In many Chief Information Officer (CIO) organizations, there is a perception by customers that CIO capabilities can be very limited. In these types of environments, information technology (IT) is viewed more as a cost than a strategic investment. In these cases, customers may only work with the CIO organization for network issues or email problems. To the customer, the CIO may meet their expectations in dealing with an issue but falls short in providing continuous strategic value. However, the modern CIO can take a lead role in changing that limited perception, moving the organization toward fully leveraging IT to provide real strategic value to the enterprise.
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The skills and competencies that served the CIO well in the past are likely to be necessary but insufficient for success going forward. The higher education CIO role promises to see perhaps its most dynamic period of change since its origins nearly four decades ago. The position is evolving from a focus on technology leadership to a focus on institutional innovation. With these charges, the CIO cannot afford simply to respond to requests but must proactively work to capture opportunities that drive the institution’s success.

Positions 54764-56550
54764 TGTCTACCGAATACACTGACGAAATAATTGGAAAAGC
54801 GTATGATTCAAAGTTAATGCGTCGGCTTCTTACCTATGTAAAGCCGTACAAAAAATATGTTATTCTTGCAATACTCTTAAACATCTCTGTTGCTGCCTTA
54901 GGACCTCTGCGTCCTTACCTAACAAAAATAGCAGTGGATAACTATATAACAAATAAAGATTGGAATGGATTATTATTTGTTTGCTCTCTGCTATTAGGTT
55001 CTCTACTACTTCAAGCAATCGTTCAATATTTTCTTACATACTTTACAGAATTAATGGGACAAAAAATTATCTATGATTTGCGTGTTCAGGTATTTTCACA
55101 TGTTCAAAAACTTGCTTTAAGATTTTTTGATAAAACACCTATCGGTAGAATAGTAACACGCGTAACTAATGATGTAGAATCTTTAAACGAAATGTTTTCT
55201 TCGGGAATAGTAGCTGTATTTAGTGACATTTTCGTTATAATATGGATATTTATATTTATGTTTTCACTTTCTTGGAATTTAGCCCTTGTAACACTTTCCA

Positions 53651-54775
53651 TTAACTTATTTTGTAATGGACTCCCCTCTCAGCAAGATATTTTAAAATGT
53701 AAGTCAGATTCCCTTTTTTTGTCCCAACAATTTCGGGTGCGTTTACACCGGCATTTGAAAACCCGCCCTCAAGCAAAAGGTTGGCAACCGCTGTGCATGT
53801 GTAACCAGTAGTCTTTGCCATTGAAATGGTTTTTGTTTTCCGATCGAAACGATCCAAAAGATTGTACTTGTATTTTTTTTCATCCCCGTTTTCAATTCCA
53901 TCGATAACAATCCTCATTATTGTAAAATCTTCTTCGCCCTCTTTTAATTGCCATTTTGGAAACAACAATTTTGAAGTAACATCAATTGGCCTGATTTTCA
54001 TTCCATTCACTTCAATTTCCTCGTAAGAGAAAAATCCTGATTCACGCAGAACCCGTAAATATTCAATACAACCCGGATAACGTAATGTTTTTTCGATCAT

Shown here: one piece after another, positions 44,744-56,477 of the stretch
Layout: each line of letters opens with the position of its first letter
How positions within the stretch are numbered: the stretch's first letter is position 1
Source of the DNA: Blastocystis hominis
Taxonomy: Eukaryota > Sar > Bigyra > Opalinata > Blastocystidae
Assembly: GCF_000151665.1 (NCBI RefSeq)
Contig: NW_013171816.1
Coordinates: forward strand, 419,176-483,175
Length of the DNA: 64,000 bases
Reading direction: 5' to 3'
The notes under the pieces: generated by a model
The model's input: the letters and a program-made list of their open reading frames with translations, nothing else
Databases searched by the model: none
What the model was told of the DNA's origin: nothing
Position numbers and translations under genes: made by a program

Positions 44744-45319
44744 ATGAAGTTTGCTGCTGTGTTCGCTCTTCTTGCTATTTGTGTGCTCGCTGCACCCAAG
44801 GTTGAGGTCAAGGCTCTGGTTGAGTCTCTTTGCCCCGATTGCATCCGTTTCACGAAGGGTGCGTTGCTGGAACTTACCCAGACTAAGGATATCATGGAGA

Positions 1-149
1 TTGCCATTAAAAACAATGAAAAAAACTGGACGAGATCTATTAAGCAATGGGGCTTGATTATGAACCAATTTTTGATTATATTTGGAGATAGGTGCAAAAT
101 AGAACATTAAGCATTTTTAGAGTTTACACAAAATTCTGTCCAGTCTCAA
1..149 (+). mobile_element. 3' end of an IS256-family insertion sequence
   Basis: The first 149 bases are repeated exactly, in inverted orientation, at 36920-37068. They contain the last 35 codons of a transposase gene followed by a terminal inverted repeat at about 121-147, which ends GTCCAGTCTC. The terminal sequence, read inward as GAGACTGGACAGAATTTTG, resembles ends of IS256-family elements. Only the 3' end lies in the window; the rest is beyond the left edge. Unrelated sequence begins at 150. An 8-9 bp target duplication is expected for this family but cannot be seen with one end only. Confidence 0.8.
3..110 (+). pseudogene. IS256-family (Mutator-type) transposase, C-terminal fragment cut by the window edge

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The IT industry as we know it today has been in existence for about 50 years and like the technology, changes and evolves constantly. In the past those employed in IT have not necessarily been seen as professionals and have been regarded mainly as providers of technical solutions. The business case for changing this perception is strong and in 2005 BCS initiated a Professionalism in IT programme with cross industry participation.
Further information about the programme is available at www.bcs.org/professionalism. The reality is that IT (Information and Technology) doesn’t just support business it powers business and the success of the industry is being be measured by impact on business and successful business outcomes. Critical to this success is the part played by those in senior IT leadership positions.
Research sponsored by BCS and NCC was carried out in 2006/07 to identify the specific, distinctive competencies exhibited by those who are considered successful in these senior roles. The objective was to establish the competencies and capabilities of the most successful Chief Information Officers (CIOs), and others in senior positions.
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